Riddle: What test is easy, fast, reproducible, cheap, can be done in any physician’s office and is a good predictor of mortality?
Answer: Gait speed.
As the authors of a short essay in JAMA argue, measuring how quickly a person walks 4 meters at his or her usual walking speed is just such a test. Since decisions from whether to screen for breast cancer to how tightly to control diabetes depend on prognosis, a simple way to estimate life-expectancy is very useful.
Detecting low gait speed should alert the clinician to think about possible causes: undiagnosed Parkinson’s disease, unrecognized heart failure, or other potentially treatable conditions. And monitoring gait speed may prove to be a good way to objectively assess the response to treatment.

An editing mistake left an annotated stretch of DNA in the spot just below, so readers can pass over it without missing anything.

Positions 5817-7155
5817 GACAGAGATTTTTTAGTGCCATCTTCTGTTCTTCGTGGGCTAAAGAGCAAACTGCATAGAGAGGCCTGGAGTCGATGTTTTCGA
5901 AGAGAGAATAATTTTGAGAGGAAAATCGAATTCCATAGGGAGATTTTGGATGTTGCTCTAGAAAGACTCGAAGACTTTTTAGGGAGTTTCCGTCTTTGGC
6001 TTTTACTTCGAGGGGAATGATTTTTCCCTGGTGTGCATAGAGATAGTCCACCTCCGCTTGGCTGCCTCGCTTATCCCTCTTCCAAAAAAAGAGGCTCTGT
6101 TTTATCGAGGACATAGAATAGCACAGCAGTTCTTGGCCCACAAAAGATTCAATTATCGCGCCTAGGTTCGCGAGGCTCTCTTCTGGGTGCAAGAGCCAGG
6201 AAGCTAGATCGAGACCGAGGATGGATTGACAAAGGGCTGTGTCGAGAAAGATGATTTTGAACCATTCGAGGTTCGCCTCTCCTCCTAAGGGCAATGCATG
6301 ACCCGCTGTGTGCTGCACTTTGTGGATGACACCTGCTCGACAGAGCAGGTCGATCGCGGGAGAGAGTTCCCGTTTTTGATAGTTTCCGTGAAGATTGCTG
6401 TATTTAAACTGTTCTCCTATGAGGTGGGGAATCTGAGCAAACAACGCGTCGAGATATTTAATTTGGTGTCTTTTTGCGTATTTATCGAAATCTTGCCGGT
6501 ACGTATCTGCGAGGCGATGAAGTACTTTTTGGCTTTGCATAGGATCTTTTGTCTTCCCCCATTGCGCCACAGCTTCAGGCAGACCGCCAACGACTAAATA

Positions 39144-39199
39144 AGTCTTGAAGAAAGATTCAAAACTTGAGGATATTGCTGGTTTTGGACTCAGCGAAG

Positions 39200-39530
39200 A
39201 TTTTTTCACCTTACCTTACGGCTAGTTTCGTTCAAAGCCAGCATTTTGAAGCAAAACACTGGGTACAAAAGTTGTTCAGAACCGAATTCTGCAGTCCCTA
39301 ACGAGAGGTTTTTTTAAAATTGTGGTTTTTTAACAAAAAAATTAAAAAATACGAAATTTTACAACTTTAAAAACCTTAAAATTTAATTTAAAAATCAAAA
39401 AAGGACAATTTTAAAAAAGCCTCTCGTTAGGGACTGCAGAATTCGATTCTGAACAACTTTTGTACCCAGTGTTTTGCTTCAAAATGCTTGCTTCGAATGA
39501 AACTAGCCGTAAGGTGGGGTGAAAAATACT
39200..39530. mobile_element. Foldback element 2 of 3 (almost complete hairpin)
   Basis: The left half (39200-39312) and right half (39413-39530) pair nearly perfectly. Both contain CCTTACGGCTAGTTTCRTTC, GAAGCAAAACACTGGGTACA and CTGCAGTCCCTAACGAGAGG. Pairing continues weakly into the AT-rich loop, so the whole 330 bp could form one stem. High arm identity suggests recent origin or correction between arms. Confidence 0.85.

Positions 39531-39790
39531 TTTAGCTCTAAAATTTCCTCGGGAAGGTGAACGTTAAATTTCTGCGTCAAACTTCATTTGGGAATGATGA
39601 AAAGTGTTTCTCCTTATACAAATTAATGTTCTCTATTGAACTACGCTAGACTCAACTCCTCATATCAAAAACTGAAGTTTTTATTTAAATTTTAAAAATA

But here's what's so surprising. Nobody measures gait speed. Open the medical record of any 85 year old patient and you won’t find gait speed recorded anywhere, though 52% of women over 85 have a gait speed less than the 0.6 meters/second cutoff that defines “dysmotility” as do 31% of men over 85.
There’s been a lot of interest recently in defining “low value medical care,” tests and treatments for which the ratio between cost and benefit is high. Here’s a high value test, one where the cost is measured in pennies and the benefit is at least moderately great. While it seems prudent for doctors to perform less low value care, maybe it would also be wise to provide more high value care.